The highland lake of the Republic of Johaulia has been honored since antiquity as one of the sacred springs of creation and a dwelling-place for the gods and their minions. Lake Vimala /vih-~MAH-la/ was sacred in turn to ancient Kalama, ancient Midretasso, during the Yophenthean Empire, and for modern-day Johaulia. The name Vimala originates from the ancient Kalaman name of the god Bhimala, the divinity that is believed to occupy and preside over the body of water.
Bounded on all sides by steep or sloping hills, the lake receives water from the Plateau of Midretasso and drains through a system of locks and dikes into the sea, pouring down the Great Cataracts of Liluthio across from the City of Johaulia into Lake Amalcumir. The surface of Lake Vimala rests at 3.8 DF (613 meters or 2011.15 feet) above sea level. In the twenty seventh century (2619), The lake's depth was measured to at least 2.075 DF (334 meters or 1096 feet) deep towards its center. Lake Vimala is about 171 ddwmir (112 km or 70 miles) long at its greatest extent. One of the principal tongues of land that reaches into the lake from the east is Takshuhona Peninsula on the tip of which rests the historic city of Addinoro (Aturoksha).
The lake waters temper the climate so that winters are mild and summers moderately warm. Cypress and pines speckle the shores which enjoy abundant rainfall in the winter, spring, and autumn. The climate is known as 'mediterranean rainforest.'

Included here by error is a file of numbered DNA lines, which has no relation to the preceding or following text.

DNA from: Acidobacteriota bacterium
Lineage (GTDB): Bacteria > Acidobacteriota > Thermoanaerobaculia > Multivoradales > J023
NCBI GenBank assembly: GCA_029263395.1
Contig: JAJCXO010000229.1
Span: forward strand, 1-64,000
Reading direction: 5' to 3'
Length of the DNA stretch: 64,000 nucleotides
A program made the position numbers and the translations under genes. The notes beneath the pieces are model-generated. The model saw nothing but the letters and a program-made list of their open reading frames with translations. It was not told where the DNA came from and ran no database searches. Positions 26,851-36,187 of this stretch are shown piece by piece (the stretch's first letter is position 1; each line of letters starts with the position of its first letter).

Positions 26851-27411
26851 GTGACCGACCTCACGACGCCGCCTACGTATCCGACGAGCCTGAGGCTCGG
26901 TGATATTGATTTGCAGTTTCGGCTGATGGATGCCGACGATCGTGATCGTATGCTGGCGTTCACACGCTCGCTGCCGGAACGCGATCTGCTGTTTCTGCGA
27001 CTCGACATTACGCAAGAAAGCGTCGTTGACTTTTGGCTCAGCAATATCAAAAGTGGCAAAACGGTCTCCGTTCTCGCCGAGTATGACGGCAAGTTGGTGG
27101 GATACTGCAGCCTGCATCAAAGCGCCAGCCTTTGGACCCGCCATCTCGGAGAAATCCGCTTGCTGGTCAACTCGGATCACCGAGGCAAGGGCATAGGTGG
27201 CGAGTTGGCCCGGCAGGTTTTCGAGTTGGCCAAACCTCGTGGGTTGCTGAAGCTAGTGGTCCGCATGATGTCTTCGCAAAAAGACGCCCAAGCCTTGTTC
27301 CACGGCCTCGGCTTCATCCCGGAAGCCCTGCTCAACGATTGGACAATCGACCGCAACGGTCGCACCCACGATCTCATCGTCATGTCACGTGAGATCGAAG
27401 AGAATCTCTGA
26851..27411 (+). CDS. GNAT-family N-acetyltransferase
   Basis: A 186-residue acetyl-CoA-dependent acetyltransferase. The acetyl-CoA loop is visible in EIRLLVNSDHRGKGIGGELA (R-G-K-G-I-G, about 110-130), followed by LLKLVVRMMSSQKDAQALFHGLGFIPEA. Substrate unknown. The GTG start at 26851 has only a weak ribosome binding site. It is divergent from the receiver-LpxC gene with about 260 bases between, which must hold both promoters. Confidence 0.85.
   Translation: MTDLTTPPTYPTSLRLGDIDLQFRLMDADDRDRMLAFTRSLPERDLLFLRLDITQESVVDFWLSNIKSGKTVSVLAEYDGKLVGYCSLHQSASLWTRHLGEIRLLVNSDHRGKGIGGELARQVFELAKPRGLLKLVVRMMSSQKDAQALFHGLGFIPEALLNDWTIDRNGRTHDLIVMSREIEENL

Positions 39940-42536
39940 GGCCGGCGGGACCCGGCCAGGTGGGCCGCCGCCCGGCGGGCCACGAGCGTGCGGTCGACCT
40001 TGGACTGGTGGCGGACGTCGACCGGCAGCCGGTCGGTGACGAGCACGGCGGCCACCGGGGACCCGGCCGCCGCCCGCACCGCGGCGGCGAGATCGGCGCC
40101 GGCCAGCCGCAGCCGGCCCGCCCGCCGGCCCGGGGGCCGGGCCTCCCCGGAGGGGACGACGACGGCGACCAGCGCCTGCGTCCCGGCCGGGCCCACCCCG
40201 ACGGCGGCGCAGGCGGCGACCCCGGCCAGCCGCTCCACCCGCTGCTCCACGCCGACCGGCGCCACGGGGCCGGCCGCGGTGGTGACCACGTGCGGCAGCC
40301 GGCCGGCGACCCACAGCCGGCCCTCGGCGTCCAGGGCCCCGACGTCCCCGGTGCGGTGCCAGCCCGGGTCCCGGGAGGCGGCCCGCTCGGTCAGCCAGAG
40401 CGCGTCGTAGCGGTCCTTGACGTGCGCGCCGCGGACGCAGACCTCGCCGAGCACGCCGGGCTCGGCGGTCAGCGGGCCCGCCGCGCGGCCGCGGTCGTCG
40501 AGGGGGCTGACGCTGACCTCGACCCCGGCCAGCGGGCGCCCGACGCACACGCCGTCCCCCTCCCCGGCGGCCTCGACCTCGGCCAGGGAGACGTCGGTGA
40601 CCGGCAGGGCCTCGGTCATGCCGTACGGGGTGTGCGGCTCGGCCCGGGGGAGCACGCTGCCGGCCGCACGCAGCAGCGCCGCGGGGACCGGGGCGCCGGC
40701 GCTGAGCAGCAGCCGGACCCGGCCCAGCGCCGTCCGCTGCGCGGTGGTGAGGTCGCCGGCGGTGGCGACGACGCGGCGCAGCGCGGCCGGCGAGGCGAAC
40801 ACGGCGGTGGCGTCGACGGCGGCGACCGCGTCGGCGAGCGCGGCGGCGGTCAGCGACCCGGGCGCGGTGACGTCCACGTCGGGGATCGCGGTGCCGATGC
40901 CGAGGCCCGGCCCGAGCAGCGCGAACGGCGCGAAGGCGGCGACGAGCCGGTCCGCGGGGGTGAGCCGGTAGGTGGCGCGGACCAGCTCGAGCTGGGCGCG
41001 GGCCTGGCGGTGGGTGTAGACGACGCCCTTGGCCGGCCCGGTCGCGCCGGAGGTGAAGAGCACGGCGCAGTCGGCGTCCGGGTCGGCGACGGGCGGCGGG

Temples and shrines dot the coastline of the lake and legends recount the exploits of the god Liluthio and other divinities who are thought to inhabit the waters or visit the surrounding hills.
The city of Addinoro (Aturoksha) is home to the Temple of Atur of the Great Flood, the traditional guardian divinity of the lake, regarded as the offspring of the goddess Vahmu and the god Hesukh. The other famous shrine is the Temple of Lord Vimal of the Pilgrims which rests on a stone pediment above the water line of Lake Vimala just off the shore of the city.
By tradition, there are fifteen most sacred temples associated with Lake Vimala. Pilgrims often will visit all or most of these temples.
Tradition and History
In ancient times, lake dragons threatened the peace of voyagers and residents, until heros of the Midretassene Empire slew all water-dwelling dragons centuries ago, most notably the semi-divine hero, Addan, for which the city of Addinoro (Aturoksha) was renamed.
The climate is generally rainy, with heavy rains in early spring and late summer. Snow is extremely rare on the shores of the lake. Winter rains are gentle and unceasing. Cities and sites along the west coast of Lake Vimala receive less rain. Rains are usually due to large weather systems dumping precipitation onto the plateau of central Corundy and mountain effect rain on the eastern shore of the Lake and weather systems hit the Damisatta Mountains. These rains along with the lake's depth serve to keep it full through the millennia despite the drainage through the water falls of the north.
The lake easily affords itself to transportation throughout the central territory of the republic and has done so since ancient times. Boats, barges, and even rafts ensure that the humblest person is not limited to his home town. Commercial traffic is typical on the western shore of the lake, bearing wares between Agdaire in the south and Johaulia to the north.
- City of Johaulia
- Damisetta Mountains
- Great Cataracts of Liluthio
- Great Valley of Lord Vimal
- Lake Amalcumir
- Republic of Johaulia
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